UPDATE: According to the Daily NK, South Korea’s National Intelligence Service (NIS) claims $10 billion transfer is not likely:
The director of the NIS, Won Sei Hoon passed on the confirmation to a closed-door meeting of the Intelligence Committee of the National Assembly on Tuesday, after which members Chung Jin Suk of the Grand National Party and Park Young Sun of the Democratic Party revealed it to the press.
According to the two lawmakers, Won told the Committee, “Although North Korea is likely going around trying to invite 10 billion dollars of foreign investment, it seems that they have not attracted that much capital,” before predicting, “Unless the North solves the nuclear problem, it will be almost impossible to attract that much capital.”
He did add, however, “The Cabinet, Workers’ Party, military authorities and National Defense Commission have all seemingly been moving to try and obtain foreign capital. The appeasement attitude shown to the international community may be a part of their efforts to solve the problem of a lack of foreign currency.”
During the closed-doors meeting, Won also gave his opinion on a wide range of other issues pertaining to North Korea, including the inter-Korean dialogue and the truth of Kim Jong Il’s health status.
“It is not a deadlock situation because there is still dialogue,” Won said of the inter-Korean relationship. However, “Since North Korea’s attitude has not changed yet; it will take more time to resume the tours of Mt. Geumgang and Kaesong.”
Commenting on Kim Jong Il’s probable health condition, Won revealed that Kim has been making an effort to appear healthy, for example by removing age spots on his face, but, “While he has been visiting industrial sites, he has expressed nervousness about current issues and economic problems, and has a sharpened temper. His tendency of relying on old acquaintances and family members has been increasing.”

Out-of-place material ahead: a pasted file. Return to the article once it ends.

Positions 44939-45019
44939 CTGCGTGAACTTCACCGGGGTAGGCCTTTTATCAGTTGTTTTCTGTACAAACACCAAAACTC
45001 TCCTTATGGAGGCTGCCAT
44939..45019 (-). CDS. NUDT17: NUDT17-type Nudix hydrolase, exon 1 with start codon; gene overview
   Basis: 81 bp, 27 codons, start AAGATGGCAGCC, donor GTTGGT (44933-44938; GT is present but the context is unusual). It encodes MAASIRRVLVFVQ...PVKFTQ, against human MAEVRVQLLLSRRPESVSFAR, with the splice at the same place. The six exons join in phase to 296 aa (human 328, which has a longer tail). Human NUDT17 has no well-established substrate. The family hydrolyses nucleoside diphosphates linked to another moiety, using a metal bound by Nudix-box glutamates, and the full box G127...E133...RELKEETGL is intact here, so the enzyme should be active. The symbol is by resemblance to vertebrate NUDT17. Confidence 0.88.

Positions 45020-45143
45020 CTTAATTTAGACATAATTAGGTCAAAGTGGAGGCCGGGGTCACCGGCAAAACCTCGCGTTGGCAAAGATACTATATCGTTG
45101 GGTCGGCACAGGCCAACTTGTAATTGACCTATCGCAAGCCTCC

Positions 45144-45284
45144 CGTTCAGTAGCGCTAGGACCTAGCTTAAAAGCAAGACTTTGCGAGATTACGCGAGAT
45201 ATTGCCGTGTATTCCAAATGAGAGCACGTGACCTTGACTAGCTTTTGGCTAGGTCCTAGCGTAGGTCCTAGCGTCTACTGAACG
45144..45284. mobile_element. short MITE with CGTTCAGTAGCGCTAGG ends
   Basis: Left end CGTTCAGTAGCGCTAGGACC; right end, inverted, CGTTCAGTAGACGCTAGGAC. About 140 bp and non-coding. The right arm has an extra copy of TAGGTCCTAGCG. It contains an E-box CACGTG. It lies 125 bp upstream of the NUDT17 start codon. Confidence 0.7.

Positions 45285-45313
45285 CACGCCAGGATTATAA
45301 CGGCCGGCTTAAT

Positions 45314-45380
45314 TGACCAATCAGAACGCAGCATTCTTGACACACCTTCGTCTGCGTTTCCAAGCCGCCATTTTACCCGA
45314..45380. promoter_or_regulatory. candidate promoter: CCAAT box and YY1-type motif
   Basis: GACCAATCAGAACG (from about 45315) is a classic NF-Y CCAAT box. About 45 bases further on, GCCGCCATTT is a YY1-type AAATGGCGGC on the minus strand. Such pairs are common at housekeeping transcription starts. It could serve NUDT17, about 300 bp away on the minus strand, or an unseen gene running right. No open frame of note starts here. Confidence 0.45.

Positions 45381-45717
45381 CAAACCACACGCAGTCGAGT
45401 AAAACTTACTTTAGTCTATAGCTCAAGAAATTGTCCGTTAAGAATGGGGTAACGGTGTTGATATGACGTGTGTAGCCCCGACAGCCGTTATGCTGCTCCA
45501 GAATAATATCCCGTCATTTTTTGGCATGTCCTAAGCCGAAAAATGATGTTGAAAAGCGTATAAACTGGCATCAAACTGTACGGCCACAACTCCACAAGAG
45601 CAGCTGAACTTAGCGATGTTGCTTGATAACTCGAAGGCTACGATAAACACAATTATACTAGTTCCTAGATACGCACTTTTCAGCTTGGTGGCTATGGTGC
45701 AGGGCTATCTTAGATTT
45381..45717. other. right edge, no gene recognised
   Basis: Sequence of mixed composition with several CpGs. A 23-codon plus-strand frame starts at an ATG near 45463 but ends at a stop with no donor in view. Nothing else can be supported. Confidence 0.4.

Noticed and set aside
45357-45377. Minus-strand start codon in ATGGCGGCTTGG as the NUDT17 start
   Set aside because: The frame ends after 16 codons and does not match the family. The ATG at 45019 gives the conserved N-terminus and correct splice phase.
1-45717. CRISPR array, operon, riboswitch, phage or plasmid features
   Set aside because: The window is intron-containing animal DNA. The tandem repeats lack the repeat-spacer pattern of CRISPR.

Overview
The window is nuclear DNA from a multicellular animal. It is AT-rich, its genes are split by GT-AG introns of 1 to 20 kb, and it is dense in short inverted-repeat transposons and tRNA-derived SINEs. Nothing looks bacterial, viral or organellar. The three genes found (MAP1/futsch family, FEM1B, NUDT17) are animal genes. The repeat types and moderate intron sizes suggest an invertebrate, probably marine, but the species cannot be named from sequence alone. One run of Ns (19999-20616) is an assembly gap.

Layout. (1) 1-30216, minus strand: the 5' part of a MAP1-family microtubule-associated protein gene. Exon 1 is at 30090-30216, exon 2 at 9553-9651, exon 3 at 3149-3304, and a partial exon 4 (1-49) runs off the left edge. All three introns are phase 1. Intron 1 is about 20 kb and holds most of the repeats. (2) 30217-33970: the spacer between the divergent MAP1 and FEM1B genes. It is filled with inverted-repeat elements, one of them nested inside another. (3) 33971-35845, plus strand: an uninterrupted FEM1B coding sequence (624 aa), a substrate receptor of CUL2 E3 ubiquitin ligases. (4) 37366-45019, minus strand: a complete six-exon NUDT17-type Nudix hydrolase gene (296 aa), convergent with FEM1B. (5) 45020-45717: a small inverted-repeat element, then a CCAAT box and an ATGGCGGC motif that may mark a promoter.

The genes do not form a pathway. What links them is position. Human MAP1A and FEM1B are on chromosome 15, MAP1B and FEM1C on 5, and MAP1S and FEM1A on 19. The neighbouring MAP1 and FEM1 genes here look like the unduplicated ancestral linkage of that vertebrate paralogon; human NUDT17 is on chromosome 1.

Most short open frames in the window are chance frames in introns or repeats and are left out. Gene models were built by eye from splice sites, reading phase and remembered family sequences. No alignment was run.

However, “I believe there is zero possibility of a coup. For the time being, it seems that the North Korean leadership can control its domestic society.”
ORIGINAL POST: According to Yonhap:
During his four-day visit to Pyongyang, the source said [Wang Jiarui, head of the international department of the Communist Party of China] held in-depth discussions about investments by Chinese companies via Daepung Group, an investment company that works to attract overseas capital to the communist state.
Total investments are expected to exceed the $10 billion mark, with a signing ceremony planned by North Korea’s State Development Bank in mid-March that is to be attended by foreign investors from involved nations, the source said.
“Over 60 percent of total investments, which will be announced next month, will come from China,” the source added, suggesting the Chinese government’s close involvement in building railways, ports and houses in North Korea.
China is North Korea’s biggest trading partner and an important provider of food and fuel. North Korea remains isolated from most of the world and has received virtually no foreign investment. The North’s GDP was estimated at around $26.2 billion in 2008 compared with $1.3 trillion for the South, according to the U.S. State Department.
Read the full story below:
N. Korea draws US$10 billion in foreign investments: source